One of the questions often asked by business owners is why is the ship unloading their cargo so late? While everyone does their best to ensure that ships arrive on time and cargoes unload as scheduled, these events don’t always go as planned. It’s fair to say that when you are dealing with ships and oceans, there are many factors that must come together to achieve a specific arrival and unloading time, most of which are out of our hands. So let’s take a look at some of the reasons why your cargo may be late unloading at port.
Poor weather impacts ship unloading procedures
At both ends of the journey, bad weather can heavily impact loading and unloading procedures. Any delays at the port of origin will have a knock-on effect at the destination port, so if your cargo is loaded late due to storms or poor visibility, it will arrive later than anticipated at its destination port. Poor weather at the destination port can also result in the ship unloading your cargo late, even if it arrived on time, and no-one can command the weather!
Breakdowns & navigation hazards in transit
It’s not unknown for ships to experience engine problems when in transit from one port to another, often resulting in delays that can’t be avoided. Usually, these types of problems can be rectified at sea, but running with one engine off-line for any period of time can cause delays in both arrival and ship unloading times. Navigation hazards can also result in longer times to port, if ships have to alter their course significantly to avoid a collision.
Problems with customs & biosecurity at port
Whether it’s at the origin or destination port, problems with customs can lead to long delays in both loading and unloading. All paperwork for imports and exports must be completed correctly and any missing or incomplete paperwork can cause lengthy delays. Problems can also arise with biosecurity and quarantine inspections, further delaying clearance at ports.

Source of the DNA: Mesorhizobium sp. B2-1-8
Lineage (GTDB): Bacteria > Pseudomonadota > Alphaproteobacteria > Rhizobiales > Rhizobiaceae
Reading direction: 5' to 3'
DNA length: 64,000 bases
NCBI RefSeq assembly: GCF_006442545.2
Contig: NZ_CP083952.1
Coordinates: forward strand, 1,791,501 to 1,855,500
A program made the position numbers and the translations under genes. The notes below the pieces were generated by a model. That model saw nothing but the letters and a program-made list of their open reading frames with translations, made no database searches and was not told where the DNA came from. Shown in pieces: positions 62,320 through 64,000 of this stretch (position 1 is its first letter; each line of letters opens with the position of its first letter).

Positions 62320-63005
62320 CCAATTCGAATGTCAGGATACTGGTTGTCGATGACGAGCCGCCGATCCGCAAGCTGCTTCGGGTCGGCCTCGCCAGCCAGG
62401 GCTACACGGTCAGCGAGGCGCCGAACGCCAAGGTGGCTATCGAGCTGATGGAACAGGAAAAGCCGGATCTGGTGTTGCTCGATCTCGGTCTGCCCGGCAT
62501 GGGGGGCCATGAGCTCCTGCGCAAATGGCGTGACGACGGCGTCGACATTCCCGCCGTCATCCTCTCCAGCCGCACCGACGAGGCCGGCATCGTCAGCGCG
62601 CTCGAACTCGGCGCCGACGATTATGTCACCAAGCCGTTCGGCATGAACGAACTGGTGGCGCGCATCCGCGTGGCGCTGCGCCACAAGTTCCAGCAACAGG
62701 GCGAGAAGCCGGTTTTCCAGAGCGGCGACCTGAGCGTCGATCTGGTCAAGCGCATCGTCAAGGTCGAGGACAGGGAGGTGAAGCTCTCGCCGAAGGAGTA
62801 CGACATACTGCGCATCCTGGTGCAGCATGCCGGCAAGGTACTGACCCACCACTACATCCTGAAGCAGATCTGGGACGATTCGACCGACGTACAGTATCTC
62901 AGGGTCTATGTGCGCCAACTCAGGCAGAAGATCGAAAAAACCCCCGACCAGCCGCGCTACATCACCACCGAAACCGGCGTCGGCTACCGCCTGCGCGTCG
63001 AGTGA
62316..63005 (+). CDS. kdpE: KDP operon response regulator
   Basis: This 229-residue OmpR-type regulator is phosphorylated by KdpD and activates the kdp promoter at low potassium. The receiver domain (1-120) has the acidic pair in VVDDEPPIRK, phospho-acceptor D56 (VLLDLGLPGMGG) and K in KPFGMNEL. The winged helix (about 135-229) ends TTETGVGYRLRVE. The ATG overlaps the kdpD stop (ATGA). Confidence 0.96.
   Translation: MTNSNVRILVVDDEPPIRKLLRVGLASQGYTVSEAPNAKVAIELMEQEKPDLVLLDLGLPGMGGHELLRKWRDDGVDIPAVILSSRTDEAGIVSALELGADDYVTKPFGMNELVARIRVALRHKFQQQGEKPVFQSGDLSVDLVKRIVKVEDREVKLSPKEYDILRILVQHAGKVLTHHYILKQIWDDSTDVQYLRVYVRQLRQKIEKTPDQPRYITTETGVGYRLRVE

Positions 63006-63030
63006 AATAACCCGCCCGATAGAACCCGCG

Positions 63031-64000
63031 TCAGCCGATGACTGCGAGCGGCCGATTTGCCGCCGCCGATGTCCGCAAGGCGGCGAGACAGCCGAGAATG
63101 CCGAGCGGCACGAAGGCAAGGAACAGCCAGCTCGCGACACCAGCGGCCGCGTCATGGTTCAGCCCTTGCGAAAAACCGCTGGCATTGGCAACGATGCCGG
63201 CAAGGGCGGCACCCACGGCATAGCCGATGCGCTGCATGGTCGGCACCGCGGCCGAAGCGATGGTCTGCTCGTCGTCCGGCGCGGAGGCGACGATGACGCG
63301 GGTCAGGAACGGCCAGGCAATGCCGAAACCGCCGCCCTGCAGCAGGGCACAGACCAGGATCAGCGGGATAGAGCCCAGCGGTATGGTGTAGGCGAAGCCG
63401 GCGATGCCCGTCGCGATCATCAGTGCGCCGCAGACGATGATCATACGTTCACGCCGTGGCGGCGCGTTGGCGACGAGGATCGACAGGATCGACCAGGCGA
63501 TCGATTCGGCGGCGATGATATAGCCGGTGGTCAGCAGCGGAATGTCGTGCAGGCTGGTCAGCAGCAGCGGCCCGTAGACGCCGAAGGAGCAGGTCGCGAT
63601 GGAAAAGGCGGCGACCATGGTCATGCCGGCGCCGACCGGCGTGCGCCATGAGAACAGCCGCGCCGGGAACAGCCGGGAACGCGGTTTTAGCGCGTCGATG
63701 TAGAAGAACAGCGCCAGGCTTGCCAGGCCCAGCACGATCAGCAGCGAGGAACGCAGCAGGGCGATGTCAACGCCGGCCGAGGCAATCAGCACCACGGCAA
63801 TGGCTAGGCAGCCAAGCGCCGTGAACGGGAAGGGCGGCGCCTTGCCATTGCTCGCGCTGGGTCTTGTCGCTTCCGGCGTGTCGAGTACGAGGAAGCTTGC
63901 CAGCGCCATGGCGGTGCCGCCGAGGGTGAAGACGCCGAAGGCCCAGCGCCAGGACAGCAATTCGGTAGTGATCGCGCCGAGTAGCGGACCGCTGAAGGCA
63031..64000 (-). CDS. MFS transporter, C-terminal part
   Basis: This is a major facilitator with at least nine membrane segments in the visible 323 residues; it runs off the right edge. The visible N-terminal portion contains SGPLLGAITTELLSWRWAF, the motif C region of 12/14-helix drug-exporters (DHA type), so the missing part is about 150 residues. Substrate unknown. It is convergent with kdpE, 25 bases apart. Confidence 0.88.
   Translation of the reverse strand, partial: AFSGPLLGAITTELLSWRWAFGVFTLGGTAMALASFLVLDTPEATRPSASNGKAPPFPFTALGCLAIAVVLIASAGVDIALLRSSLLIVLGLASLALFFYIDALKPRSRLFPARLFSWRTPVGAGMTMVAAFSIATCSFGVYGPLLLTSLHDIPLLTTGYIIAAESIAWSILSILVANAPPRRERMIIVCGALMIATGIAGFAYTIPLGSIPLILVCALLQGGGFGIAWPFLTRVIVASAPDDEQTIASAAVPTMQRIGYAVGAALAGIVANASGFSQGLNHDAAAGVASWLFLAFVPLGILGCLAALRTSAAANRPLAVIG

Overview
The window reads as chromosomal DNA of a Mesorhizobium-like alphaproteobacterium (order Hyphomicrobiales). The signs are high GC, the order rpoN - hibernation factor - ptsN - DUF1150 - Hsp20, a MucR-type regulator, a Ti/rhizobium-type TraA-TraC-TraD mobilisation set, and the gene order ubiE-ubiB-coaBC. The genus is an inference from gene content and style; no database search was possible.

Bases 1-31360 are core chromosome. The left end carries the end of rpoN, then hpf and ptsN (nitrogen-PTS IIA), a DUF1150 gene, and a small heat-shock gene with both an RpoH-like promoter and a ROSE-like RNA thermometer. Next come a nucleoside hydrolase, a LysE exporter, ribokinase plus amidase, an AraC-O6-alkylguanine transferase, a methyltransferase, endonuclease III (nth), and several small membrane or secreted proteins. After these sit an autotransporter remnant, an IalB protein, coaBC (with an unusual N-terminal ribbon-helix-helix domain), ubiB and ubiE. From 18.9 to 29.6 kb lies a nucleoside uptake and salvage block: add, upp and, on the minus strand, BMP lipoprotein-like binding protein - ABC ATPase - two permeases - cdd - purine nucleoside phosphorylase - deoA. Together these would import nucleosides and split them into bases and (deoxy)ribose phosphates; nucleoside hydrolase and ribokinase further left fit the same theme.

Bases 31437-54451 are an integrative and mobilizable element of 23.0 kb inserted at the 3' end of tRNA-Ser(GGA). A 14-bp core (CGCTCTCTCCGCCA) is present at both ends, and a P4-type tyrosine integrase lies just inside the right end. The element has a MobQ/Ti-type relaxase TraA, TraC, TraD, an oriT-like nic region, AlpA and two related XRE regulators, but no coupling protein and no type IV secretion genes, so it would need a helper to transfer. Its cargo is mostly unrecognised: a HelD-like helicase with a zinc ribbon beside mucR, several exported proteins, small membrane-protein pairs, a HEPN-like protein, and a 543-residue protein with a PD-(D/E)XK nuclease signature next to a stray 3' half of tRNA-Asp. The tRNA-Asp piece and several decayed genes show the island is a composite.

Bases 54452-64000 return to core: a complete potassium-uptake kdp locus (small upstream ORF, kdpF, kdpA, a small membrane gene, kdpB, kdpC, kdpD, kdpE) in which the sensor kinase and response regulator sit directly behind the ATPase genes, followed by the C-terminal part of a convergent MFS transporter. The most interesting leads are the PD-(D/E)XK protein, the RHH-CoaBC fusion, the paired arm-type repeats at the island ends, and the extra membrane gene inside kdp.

Feeder or port congestion & faulty equipment
Too many ships arriving and departing at either the port of origin or the destination port can cause severe shipping congestion, resulting in delayed ship unloading times. Congested feeder lines can also lead to delays, simply because the feeders can’t work fast enough to keep the ships on schedule. The situation can be made even more complicated when shuttle carriers go off-line due to breakdowns, leading to further delays loading and unloading containers.
Public holidays and weekends
Whilst many ports work around the clock loading and unloading cargo from ships, some still stop work or reduce their employee numbers on weekends and public holidays. Customs and biosecurity staff may also work more restricted hours during weekends and holidays, resulting in extended delays in unloading. Whilst this may be true of smaller ports, rather than larger ports, it can still have a knock-on effect at the terminal port.
If you need an expert in ship unloading and loading procedures in Queensland, Victoria or NSW, contact the BCS head office via email or call us on 07 3621 1777 for more information.